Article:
In addition, some of the steps may be performed in a different sequence than that depicted below, as suited to the specific environment, as will be apparent to one skilled in the relevant arts. Many of such implementations are contemplated to be covered by several aspects of the present invention. The flow chart begins in step 201, in which control immediately passes to step 210.
In step 210, developer system 150 provides a visual interface designed to receive values identifying constructs of a (older) programming language in which software code (sought to be analyzed) is implemented. The visual interface may be provided in a display unit associated with developer system 150 (not shown in
In general, a programming language defines various tokens (sequence of characters) and constructs that are valid and processed by an interpreter/compiler of the programming language. Each construct defines a corresponding one or more ordered combinations in which a set of valid tokens are to be specified in the software code. For example, a conditional construct may define ordered combinations such as “IF <lexp> THEN <stmts> ENDIF” and “IF <lexp> THEN <stmts> ELSE <stmts> ENDIF”, where “IF”, “THEN”, “ELSE” and “ENDIF” are pre-defined tokens/sequences of characters known as keywords, <lexp> is a valid logical expression (that results in a true or false value), and <stmts> is a set of valid statements/constructs. In the disclosure herein, the term “constructs” is used to refer to the valid tokens in addition to the ordered combinations defined in a programming language.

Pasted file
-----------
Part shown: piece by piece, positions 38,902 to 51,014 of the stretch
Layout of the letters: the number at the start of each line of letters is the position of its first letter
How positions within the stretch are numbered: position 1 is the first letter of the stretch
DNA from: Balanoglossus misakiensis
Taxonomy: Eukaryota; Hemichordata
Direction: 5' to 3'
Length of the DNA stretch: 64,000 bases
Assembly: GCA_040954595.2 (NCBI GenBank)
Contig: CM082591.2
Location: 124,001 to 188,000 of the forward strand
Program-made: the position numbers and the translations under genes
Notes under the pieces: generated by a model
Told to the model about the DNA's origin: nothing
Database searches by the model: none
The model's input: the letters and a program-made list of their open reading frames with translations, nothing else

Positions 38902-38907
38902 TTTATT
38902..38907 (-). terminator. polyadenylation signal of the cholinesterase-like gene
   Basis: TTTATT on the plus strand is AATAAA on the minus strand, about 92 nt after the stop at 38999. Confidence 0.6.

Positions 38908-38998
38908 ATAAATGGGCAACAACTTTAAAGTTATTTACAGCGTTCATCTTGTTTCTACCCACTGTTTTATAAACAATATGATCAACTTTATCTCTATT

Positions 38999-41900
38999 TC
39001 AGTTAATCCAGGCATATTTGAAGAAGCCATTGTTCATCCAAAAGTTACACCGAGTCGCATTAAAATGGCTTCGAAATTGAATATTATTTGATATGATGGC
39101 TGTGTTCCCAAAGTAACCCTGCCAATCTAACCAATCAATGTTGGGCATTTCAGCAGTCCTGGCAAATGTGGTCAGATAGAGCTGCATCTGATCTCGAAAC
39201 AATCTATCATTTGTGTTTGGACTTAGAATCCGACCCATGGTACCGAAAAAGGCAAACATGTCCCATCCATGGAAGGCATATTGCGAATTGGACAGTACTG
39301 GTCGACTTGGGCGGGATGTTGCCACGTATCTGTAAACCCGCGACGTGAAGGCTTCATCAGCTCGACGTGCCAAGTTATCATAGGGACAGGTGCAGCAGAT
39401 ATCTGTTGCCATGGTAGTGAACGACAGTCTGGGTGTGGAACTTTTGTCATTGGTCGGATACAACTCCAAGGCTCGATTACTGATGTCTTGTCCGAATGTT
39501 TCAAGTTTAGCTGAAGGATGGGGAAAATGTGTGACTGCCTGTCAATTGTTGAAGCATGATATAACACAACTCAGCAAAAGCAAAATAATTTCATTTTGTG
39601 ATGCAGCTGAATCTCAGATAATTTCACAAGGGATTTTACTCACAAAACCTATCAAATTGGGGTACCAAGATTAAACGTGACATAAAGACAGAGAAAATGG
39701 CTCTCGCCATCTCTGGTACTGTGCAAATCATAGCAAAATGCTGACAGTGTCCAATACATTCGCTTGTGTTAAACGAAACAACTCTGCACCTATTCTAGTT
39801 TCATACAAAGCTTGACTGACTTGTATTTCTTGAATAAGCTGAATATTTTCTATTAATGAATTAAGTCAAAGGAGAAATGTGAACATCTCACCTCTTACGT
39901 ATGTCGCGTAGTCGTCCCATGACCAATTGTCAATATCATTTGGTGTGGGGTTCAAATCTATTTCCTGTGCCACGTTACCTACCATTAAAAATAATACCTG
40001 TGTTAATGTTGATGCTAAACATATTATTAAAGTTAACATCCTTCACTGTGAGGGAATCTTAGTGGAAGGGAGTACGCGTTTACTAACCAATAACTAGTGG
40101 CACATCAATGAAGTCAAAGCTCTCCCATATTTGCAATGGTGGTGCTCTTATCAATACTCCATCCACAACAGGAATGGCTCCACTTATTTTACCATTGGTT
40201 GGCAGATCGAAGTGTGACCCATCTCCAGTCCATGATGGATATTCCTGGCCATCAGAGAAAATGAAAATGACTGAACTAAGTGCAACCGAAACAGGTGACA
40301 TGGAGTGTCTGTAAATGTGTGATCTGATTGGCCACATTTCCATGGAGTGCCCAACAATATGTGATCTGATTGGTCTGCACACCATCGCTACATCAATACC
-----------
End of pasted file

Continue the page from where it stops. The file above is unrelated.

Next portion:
In step 230, developer system 150 receives, from a user/developer using the provided visual interface, values corresponding to a construct of interest (as defined by the older programming language). The values generally indicate the characters that may form part of or delimit the token and/or construct of interest. For example, a user may specify a value such as “*” to indicate the character/token that starts a comment (construct of interest) in the older programming language.